Today was completely med-free!
With the successful completion of induction (the initial four week phase of treatment) we've had a weekend off from our twice daily meds routine. Yet, at least a couple of times a day, Mags has required Tylenol to relieve pain in her lower back. But today - nothing!
Today also saw her designing clothes with Veronica, coloring pictures for Christmas gifts, playing peek-a-boo with Ellie, crawling upstairs to watch movies with her brothers and sisters (she's a bit weak due to loss of muscle mass), and making up jokes. The joke of the day? "Why did Sally take a construction worker to school? Because she wanted to go to HIGH school."
This is huge. Until last Friday, we had been giving her dexamethasone (a steroid) twice a day to kill off lymphocytes. We'd been warned that it would make her extremely emotionally labile, but instead of the irritability and rage that we expected, we ended up with what looked like severe depression. Apparently, Maggie tends toward the "steroid blues" end of the spectrum.
We made a comfy bed for her on the living room couch, and that's where she has spent the majority of the past four weeks. Despite our best efforts, all she wanted was to lay there and pick at the peeling skin on her hands.
The only way we were able to engage her was with food. Up until now, Mags has - by choice - lived a pretty carb heavy existence. And the sweeter the better. Furthermore, she has been a sloooooow eater. I kid you not, I have watched two hours tick by as she has worked on half a bagel.
As soon as she had a couple of doses of dexamethasone on board, she became consumed (pun totally intentional) with food. Weekly meal planning (the bane of my existence) has taken no more than five minutes; Maggie has let me know exactly what she wants and when she wants to have it. And what she wants is typically protein-rich and rather salty; we've become frequent visitors to the local Chinese restaurant. One order of fried potstickers will see Mags through a day and night. The kid eats 24 hours a day. As Gus already mentioned, she visits our bedroom at least a couple times a night with requests. And when she has food in front of her, her whole being is focused on getting it into her body; she's a machine.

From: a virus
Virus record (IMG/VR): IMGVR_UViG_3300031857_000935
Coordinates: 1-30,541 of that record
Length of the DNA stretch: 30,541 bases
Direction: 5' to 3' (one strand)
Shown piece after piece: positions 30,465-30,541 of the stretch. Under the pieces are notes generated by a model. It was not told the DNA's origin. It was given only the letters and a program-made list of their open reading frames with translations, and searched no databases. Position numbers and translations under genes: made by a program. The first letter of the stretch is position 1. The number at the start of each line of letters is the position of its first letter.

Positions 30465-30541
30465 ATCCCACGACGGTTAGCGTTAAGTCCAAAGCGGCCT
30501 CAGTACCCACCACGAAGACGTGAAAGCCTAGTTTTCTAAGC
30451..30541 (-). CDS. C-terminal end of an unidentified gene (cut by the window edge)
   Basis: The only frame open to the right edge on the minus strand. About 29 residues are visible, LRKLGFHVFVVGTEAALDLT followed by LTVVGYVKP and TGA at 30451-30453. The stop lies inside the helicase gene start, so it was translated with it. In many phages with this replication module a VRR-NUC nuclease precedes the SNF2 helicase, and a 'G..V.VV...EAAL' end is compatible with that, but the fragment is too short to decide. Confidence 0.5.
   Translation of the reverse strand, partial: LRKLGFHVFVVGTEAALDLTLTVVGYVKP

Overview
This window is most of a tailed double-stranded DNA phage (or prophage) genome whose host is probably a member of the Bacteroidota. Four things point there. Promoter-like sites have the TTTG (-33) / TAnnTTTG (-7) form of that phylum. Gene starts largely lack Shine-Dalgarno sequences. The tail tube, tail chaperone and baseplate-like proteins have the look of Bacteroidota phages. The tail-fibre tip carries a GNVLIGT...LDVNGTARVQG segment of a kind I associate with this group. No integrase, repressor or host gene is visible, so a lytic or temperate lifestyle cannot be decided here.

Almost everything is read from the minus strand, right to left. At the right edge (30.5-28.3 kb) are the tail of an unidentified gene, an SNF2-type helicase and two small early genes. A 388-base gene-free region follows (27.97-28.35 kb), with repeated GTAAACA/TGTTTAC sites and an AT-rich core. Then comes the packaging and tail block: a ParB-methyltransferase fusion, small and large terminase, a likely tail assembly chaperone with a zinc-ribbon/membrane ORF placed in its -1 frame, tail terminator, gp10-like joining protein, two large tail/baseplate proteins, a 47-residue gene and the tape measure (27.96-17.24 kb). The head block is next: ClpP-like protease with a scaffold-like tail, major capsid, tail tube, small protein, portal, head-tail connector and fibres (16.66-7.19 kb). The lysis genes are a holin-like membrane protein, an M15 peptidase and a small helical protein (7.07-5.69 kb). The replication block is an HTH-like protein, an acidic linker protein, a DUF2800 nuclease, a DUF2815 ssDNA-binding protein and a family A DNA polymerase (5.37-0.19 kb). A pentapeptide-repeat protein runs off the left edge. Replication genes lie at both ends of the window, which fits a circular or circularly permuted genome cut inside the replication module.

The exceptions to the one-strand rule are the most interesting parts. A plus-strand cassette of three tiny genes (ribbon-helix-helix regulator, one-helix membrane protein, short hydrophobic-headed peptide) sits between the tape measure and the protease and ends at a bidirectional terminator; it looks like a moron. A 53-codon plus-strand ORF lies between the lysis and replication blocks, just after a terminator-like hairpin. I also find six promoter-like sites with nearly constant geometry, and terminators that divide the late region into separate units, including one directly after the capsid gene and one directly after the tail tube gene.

When she's not eating, she's thinking about eating. She recalls, in great detail, the favorite meals of her short existence. She considers how the less savory meals could be made better. We catch her making little mmmm mmmm sounds as she muses. After waking from anesthesia, her primary concerns are whether she should have sushi or cheese ravioli. Gus and I were discussing buying Ellie a high chair, and Maggie was completely taken with the idea of a pie chair. "So would this chair be made out of pie, or made for eating pie?" I queried. "Whatever," she replied. Pie was just the operative word.
A few days off steroids and we can already see her transitioning back. Her curiosity was piqued by a television advertisement for Lindt chocolates. Four of yesterday's order of potstickers remain in the fridge. Tonight at dinner, she ate twice as many bites of egg noodles than pot roast.
In the future, we'll be having short bursts of steroids as opposed to 30 day jags. We are grateful.
(During the writing of this post, I had to wake Maggie to eat, as she is NPO after midnight due to a spinal tap tomorrow. As she ate her spaghetti (with real parmesan, please), the pain in her lower back became more than she could stand. She received Tylenol with codeine at 11:57. And that's okay.)